During these past two days, we’ve reviewed the films of martial artist Ron Marchini — from his 1974 debut in Murder in the Orient with Leo Fong, and up through to his eleventh and final film, 1995’s Karate Raider, aka Jungle Wolf 3 (in some quarters), which he also directed. But Ron has one more film, a twelfth film — a documentary released prior to his feature film debut, known as New Gladiators (now Elvis Presley Gladiators in its digital reissue format).
New Gladiators was a film that was believed to myth; a film mentioned in passing in the many tomes on Elvis Presley and martial arts history books; a film that Elvis produced — but no one ever saw. It was believed the 16mm-shot film was an unfinished project, the reels lost amid the many legal skirmishes after Elvis’s death in August 1977.
At the time, with Bruce Lee’s Enter the Dragon igniting a new, worldwide interest in karate, the film’s concept of chronicling the world tour of the U.S. Karate team — a team which starred Ron Marchini — was presented to Elvis’s karate instructor, Ed Parker. Initially, Elvis, who bankrolled the production, was to serve as the film’s host and narrator. But due to his Las Vegas entertainment commitments and ongoing medical issues, he was only able to make a brief appearance in the film for a practice and demonstration session.
In addition to Ron Marchini, keen eyes will notice Professional Karate Association middleweight champ Bill “Superfoot” Wallace, who made his acting debut as “Sparks” in A Force of One (1979) with Chuck Norris and co-starred alongside Jackie Chan as “Benny Garucci” in The Protector (1985); he also made a brief appearance in Leo Fong’s Killpoint (1984). During the course of the film, Elvis is part of a ceremony when Wallace is promoted from a 3rd to 4th Degree Black Belt. You’ll also notice Benny Urquidez, who, among his many film credits, is best remembered for his role as assassin “Felix La PuBelle” in John Cusack’s Grosse Pointe Blank. But since these past two days were in tribute to the film and acting career of Ron Marchini, we have to call out his spotlight bout with German champ Geert Lemmens in the film.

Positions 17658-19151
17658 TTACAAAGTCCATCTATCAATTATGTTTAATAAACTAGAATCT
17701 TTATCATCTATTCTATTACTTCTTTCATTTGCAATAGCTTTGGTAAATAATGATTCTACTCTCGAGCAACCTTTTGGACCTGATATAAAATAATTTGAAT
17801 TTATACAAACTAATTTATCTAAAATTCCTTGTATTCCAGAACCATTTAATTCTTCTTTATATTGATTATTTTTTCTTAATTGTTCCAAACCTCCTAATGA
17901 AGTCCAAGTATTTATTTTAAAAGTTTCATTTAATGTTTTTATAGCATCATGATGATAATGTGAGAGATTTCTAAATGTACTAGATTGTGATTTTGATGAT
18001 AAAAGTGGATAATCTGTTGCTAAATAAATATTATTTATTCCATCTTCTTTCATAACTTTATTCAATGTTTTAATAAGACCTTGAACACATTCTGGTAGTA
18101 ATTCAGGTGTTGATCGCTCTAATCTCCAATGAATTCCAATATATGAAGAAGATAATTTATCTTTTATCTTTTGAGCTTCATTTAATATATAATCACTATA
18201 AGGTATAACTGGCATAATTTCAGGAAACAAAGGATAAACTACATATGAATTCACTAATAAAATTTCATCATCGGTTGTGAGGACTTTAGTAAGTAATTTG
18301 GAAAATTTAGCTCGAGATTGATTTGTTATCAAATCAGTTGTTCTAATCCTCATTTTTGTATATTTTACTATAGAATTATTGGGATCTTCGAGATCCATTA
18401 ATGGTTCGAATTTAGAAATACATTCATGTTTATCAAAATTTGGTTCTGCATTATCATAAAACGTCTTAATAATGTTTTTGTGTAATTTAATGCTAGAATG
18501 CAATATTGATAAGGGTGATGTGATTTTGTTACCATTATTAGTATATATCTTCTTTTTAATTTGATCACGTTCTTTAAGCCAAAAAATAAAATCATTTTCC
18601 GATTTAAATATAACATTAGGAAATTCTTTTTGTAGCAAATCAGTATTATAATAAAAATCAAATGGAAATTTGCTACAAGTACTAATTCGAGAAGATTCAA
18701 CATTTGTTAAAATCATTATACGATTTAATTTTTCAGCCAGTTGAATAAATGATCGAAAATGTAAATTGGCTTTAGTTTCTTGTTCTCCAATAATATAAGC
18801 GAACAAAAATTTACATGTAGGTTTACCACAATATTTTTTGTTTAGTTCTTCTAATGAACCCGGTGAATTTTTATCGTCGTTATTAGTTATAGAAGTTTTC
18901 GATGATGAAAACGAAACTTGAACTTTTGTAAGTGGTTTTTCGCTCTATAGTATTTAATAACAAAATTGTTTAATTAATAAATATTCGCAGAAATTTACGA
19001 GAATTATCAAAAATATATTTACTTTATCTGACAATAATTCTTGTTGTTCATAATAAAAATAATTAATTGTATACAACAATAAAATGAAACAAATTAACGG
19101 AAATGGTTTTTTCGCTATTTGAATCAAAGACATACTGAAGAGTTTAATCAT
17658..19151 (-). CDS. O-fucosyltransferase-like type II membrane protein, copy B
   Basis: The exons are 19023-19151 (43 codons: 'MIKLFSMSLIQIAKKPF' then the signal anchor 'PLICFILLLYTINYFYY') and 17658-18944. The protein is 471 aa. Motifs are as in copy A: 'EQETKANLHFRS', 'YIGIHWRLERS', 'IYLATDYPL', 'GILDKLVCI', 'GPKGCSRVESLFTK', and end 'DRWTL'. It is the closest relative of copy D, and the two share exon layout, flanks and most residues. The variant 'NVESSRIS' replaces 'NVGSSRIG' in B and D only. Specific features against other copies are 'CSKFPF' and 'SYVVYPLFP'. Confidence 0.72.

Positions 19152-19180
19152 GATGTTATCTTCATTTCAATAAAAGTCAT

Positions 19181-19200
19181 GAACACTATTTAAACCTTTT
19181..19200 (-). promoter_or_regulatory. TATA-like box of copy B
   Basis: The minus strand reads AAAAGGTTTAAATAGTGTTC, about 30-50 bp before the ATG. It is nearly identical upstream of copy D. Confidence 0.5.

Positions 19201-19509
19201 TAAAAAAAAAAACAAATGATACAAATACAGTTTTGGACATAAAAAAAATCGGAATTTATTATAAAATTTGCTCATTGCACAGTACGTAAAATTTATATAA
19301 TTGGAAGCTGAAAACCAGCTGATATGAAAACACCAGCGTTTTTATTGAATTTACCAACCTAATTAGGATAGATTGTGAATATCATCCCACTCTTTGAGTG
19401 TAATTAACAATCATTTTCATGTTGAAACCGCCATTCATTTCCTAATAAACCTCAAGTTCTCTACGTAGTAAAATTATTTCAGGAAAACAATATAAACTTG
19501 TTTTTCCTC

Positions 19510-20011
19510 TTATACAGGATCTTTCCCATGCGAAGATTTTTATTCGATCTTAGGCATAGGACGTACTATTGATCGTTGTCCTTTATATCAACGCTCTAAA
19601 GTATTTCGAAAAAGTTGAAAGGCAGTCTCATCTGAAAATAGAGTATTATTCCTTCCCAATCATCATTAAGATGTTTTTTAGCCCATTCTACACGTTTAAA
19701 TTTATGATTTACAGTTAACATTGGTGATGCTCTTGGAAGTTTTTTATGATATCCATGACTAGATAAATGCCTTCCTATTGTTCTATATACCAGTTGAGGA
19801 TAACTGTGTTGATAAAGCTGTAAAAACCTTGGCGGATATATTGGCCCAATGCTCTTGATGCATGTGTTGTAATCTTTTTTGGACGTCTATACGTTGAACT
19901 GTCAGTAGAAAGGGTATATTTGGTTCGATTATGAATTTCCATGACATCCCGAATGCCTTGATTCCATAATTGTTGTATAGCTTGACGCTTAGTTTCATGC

Contrary to opinion, Elvis did not write or direct the film, and was only a producer in the financial sense of the word. The film was shot by cinematographer Allen Daviau, who would go on to earn five Oscar nominations as “Best Cinematographer” (E.T the Extra-Terrestrial, The Color Purple, Empire of the Sun, Avalon, and Bugsy). Producer and editor Isaac Florentine became a director in his own right, with the Undisputed franchise, and his most recent film, Seized (2020), stars Kickboxing Champ Scott Adkins.
The film was discovered amid other Elvis personal items stored in a West Hollywood, California, storage facility in 2001; the 16mm footage was restored and released in August 2002 to commemorate the 25th anniversary of his death. It has since been reissued — with more Elvis karate footage not related to the original film — in 2009. DVDs of New Gladiators — as well as many of Elvis’s other films — can be purchased direct at Elvis DVD Collector. Several extended clips can be enjoyed on You Tube.
Thanks for joining us these past two days for our tribute to the films of Ron Marchini (he’s featured in the trailer, seen above). Stream ’em and enjoy!